Maybe she realizes that blogging is addictive and it suppresses being productive elsewhere. Politics today has become stench-filled - a sad state. Leftwingers and Rightwingers gravitate toward hurling verbal feces at each other. More cleverly worded posts might help, but somehow I doubt it.

Posted by: KDS on August 16, 2013 10:36 PM
11. It would be better to eliminate the Dept of Education and get the federal government out of dictating educational standards to the states. Education was not an enumerated power of Congress under the Constitution.

Teachers should be held accountable for the results of their efforts.

The State has, for the past forty years or more, taken over more and more of the parenting function and slowly eliminated the need for parents to be involved. Maybe all state schools should be turned into boarding schools so that the "home" and "society" excuses for kids failing can be eliminated - complete the conversion.

Or, take measures to "nudge" parenting back on the parents.

Posted by: SouthernRoots on August 17, 2013 07:31 AM
12. Steve@4 writes of Jim Miller's hypocrisy in complaining about Ryan Blethen. I agree. Furthermore, this is one rare case where the Seattle Times made a good call. Krauthammer's column is ridiculously one-sided, failing to mention, for example, the DOJ's extensive explanation of how they were exercising prosecutoial discretion as prosecutors regularly do. ( There is a real question of where the line is between prosecutorial discretion and flouting the law, but Krauthammer's column doesn't seriously address that. And Miller's post doesn't seriously address anything.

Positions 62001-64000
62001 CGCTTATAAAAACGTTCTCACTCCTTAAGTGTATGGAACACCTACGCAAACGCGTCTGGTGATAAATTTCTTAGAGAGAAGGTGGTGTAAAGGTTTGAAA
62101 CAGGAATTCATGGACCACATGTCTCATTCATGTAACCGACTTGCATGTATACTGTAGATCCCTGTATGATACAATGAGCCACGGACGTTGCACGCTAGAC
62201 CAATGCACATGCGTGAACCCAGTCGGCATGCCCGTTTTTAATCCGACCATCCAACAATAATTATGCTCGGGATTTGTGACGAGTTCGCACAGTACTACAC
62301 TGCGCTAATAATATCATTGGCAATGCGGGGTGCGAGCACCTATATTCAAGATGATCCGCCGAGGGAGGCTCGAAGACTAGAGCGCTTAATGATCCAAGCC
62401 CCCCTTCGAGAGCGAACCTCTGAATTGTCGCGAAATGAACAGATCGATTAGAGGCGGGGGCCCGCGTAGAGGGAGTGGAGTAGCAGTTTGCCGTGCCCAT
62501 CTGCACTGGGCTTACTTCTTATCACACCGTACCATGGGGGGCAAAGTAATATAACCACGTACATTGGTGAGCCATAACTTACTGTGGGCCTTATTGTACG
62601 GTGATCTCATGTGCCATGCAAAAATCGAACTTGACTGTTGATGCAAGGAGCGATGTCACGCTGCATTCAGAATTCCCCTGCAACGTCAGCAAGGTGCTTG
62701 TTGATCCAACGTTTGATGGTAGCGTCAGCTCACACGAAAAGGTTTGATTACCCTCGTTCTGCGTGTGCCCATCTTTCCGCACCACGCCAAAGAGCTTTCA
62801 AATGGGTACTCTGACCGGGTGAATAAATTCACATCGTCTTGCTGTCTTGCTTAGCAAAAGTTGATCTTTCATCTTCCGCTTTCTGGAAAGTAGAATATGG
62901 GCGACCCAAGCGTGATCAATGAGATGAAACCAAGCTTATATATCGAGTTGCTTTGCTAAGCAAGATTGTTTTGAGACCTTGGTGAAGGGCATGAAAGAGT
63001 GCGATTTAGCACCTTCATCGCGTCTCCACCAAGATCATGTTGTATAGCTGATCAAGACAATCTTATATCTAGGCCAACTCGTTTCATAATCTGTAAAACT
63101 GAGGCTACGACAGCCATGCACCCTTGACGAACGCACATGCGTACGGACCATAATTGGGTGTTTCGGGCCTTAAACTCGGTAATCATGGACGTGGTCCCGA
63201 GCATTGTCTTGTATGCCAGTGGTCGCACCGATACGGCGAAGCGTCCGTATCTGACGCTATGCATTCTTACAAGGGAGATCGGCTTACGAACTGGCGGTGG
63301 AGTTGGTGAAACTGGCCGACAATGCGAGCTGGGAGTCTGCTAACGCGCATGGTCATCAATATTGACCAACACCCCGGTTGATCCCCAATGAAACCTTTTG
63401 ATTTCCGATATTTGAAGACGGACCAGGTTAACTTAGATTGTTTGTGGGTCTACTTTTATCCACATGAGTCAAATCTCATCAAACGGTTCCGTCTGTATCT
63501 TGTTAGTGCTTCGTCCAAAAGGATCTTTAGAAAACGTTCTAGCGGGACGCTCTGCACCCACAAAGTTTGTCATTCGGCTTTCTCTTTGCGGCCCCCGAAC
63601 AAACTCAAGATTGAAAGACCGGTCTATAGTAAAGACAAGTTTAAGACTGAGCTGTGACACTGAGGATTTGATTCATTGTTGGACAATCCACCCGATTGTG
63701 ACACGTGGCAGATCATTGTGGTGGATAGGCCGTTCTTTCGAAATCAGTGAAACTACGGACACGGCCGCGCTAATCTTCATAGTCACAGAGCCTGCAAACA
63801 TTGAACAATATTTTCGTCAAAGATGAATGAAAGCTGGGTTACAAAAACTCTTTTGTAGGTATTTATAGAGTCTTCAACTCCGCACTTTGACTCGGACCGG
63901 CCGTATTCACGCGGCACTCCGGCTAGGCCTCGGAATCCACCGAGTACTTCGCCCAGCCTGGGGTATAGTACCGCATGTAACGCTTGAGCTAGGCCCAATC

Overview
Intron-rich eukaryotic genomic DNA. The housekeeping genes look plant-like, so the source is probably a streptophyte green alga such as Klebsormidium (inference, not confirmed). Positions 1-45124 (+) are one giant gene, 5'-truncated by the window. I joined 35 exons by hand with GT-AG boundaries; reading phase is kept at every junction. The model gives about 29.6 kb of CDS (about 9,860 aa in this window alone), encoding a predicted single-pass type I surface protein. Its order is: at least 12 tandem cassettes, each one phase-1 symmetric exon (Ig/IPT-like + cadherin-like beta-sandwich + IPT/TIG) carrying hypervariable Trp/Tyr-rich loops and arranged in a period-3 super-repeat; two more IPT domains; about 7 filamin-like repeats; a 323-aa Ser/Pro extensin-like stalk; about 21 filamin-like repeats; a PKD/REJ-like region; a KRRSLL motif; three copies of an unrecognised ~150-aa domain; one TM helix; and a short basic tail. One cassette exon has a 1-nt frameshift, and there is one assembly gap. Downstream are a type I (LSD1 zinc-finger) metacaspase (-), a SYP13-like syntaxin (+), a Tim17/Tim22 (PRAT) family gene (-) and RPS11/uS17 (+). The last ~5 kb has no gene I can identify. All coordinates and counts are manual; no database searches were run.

Posted by: Bruce on August 17, 2013 12:08 PM
13. @6 KDS on August 16, 2013 05:14 PM,

I don't support defunding Obamacare - that would play right into the leftists hands ... I would love to see Rand Paul or even Ted Cruz get in Pres. Barack Treyvon's face debate the issue

Well, I've never known what you mean when you bleat on about 'low information' voters, but with that statement I understand what an exceptionally high voter would be.

Posted by: MikeBoyScout on August 18, 2013 09:40 AM
14. @13 - sorry you don't know how to characterize a low information voter in your saracastic mockery. Perhaps those who envision ignorance is bliss would give you a better clue.

You, for one don't seem to care whether the values of our country go down the sewer as exhibited by your devil may care attitude and your full throttle defense of the intentions only count and consequences don't matter. Nice work.

Posted by: KDS on August 18, 2013 10:16 PM
15. Top article. I look forward in order to reading more. Cheers

Posted by: samuel on August 19, 2013 01:54 PM
16. Using student achievement data for teacher evaluation in grades 2-10 should be fairly easy and should be able to be done in a way that the teachers unions would agree to.

If schools used MAP testing or other national tests like that on a regular basis they can easily identify how much a student should progress on each education thread, on average, in a given year.

The trick would be to use those scores to help the teachers understand where they need to focus more time on - that being an administrative job - then use current evaluation methods to say whether or not those teachers are doing adequate.

What many morons don't realize is that if a teacher's students all fail a test with say a 60% score, that doesn't necessarily mean that the teacher did a bad job. Heck, if those particular students, with another average teacher, would have averaged 40%, then that teacher should get a bonus even if the kids all failed.

Same thing is true with advanced kids. If you have a group of students that you taught that got 95% of the state tests right, but they would have had 98% with an average replacement teacher, then maybe that teacher that got them all to pass with 95% might need to look at what he/she did wrong and make adjustments.

Posted by: doug on August 19, 2013 02:16 PM